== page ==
Striking in its visuals, every frame looks like a classic painting... but it's also too self-satisfied in its aesthetic. It mulls over its photogenic beauty without elongating story elements that are aloof at best. The plot even takes an hour+ for the unfocused real-world conflict to begin leading to a resolution. Put it on mute in the background when you write/paint/etc and glance up for visual inspiration. Repeat.
“Now neither malice no hatred, nor even the fear of change. I only feel thirst, a thirst for I know not what. Rivers of life, where have you gone?.... Air, I need air. What do you see in the darkness that makes you silently tremble?... I see not but only stare like a blind man facing straight into the sun. I shall fall where the fallen never rise"
Themes emerge...the all too soon discarded sense of/wallow in wonder to take your (often almost) predestined place in society and the friction caused by said lining up...the running metaphor here is simple but poignant, the imaging is fantastico, the acting (even by the preteen children) is sublime, and the meta (gotta get a thesaurus) use of the Frankenstein movie fits like a glove... essential viewing,
One of the very best films about childhood innocence and contemplation, and what child to do it better than the brooding Anna Torrent. The story follows two little sisters that go to the screening of Frankenstein, which leaves a lasting impact on the sensitive youngest one. The spirit of a haunted child overtakes the rest of the film expressing profoundly with its silence.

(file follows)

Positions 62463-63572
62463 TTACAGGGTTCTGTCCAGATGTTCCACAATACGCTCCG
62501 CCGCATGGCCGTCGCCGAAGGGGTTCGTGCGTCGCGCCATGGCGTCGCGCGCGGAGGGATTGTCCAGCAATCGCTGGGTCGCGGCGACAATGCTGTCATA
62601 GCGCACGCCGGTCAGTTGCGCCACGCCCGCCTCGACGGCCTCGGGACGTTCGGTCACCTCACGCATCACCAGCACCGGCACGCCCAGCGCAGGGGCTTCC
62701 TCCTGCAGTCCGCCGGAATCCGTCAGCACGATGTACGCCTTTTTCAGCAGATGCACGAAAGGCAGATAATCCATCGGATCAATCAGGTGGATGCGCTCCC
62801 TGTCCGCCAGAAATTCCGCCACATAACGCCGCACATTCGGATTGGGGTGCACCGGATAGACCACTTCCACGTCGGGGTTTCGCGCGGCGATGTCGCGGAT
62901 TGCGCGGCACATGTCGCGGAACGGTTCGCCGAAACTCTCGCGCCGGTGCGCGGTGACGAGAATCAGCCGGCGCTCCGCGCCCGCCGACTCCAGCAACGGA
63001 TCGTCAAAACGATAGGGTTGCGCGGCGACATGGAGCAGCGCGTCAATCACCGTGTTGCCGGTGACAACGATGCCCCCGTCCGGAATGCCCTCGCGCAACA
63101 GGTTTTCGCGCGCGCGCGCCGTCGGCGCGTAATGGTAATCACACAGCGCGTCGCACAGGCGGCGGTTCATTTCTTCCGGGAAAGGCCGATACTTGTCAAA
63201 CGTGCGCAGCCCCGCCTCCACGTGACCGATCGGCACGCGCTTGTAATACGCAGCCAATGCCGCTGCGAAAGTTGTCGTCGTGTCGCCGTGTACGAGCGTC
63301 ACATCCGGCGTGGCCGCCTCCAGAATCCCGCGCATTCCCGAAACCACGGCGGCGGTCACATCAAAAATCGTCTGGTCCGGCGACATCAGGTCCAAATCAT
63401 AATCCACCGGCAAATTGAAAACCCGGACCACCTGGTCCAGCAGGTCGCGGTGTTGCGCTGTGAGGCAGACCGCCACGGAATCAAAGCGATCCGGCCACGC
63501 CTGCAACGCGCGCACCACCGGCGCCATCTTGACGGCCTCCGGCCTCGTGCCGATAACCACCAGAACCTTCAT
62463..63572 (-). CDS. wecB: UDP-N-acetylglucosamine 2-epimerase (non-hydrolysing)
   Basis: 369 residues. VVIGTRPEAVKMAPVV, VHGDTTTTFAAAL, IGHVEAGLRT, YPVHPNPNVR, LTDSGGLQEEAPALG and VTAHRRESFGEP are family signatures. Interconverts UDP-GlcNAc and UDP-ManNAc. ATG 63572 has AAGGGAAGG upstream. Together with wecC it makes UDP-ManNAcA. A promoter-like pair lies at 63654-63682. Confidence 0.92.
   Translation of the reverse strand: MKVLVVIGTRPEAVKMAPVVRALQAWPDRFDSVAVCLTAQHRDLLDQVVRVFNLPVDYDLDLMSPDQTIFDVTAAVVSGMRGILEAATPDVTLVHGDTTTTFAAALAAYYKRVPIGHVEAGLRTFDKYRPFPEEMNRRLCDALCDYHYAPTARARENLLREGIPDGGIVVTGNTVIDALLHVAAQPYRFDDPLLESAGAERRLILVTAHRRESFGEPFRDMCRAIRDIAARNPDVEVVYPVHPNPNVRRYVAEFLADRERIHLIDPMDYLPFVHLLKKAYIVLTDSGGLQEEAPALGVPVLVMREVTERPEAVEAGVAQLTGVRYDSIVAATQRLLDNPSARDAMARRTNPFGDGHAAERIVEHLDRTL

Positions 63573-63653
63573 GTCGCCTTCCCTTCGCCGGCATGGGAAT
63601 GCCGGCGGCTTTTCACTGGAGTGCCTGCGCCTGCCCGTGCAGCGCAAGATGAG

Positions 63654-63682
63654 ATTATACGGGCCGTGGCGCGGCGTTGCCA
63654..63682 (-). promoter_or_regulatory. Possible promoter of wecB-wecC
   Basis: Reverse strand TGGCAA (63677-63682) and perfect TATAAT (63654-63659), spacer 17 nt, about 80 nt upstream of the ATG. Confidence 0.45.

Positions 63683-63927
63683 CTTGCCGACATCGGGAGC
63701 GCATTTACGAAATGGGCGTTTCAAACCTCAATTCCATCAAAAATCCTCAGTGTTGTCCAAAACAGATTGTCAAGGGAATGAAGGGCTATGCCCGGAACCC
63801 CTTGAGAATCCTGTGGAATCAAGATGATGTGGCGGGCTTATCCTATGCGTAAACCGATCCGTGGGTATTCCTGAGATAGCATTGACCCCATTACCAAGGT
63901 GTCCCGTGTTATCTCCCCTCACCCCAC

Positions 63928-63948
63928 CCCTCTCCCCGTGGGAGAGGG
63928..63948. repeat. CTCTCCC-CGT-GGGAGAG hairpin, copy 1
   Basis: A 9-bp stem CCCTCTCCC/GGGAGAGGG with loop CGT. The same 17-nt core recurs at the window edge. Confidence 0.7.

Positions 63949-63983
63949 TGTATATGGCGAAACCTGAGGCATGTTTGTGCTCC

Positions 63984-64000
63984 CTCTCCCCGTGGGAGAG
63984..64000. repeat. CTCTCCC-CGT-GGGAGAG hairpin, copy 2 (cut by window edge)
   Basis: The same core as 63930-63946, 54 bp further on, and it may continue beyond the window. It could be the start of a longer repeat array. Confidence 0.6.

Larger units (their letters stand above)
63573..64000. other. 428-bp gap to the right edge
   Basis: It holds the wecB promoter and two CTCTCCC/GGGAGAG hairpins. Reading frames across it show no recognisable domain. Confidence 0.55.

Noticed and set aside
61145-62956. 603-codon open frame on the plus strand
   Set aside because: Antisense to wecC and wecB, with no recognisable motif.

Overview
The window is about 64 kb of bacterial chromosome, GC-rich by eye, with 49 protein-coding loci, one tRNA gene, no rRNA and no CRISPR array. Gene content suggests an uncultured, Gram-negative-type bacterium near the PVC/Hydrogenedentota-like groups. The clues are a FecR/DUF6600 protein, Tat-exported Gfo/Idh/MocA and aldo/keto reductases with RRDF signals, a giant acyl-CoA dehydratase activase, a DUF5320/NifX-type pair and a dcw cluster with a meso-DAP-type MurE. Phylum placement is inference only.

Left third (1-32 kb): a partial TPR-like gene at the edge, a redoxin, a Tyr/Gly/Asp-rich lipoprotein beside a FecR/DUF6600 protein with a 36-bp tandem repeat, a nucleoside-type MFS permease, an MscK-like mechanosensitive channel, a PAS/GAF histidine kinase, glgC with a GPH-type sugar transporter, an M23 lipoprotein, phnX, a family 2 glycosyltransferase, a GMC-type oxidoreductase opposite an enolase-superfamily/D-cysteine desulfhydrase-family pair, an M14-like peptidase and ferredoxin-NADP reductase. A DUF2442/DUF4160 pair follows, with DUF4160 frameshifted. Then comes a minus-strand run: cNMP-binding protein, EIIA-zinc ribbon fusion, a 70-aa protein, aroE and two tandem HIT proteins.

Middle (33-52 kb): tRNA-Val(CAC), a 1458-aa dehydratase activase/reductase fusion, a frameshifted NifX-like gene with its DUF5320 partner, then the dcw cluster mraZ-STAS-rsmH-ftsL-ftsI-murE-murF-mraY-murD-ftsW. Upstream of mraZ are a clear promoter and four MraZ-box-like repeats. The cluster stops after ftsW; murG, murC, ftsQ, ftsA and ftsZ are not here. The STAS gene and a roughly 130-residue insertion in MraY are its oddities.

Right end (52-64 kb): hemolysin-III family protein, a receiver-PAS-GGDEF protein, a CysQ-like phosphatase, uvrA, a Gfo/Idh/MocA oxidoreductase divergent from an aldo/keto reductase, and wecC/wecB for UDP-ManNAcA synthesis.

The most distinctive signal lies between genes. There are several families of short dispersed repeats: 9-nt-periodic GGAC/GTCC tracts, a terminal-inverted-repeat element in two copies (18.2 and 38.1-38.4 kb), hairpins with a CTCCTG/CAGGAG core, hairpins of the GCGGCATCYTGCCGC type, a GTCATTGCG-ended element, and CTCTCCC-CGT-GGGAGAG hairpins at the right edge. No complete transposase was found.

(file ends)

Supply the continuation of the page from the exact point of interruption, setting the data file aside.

I absolutely loved this. A wonderful representation of childhood innocence and wonder when faced with the 'serious' concerns of the adult world. There is the backdrop of Franco's Spain and the cracks left by the civil war but mostly this is not explicit. From a visual perspective it was stunning, and combined with an excellent soundtrack this only adds to the poetic and dreamlike nature of the film.
An exploration of the Frankenstein story as political allegory in post-civil war Spain. Also as commentary on the father-daughter relationship. And beehives, representing both country & family... All of which, for all implied complexity, are neither woven into anything resembling coherence, nor individually treated with more than hints at depth. Maybe due to Franco's censorship regime...? Still, mostly underwhelming.
Yes, this film is about coping with war, it's about the power of childhood imagination....I also found it to be a tender ode to the love of the cinema. That moment when Ana's reflection turns into Frankenstein's in the water and she turns around to see him in standing their in the flesh is just chilling.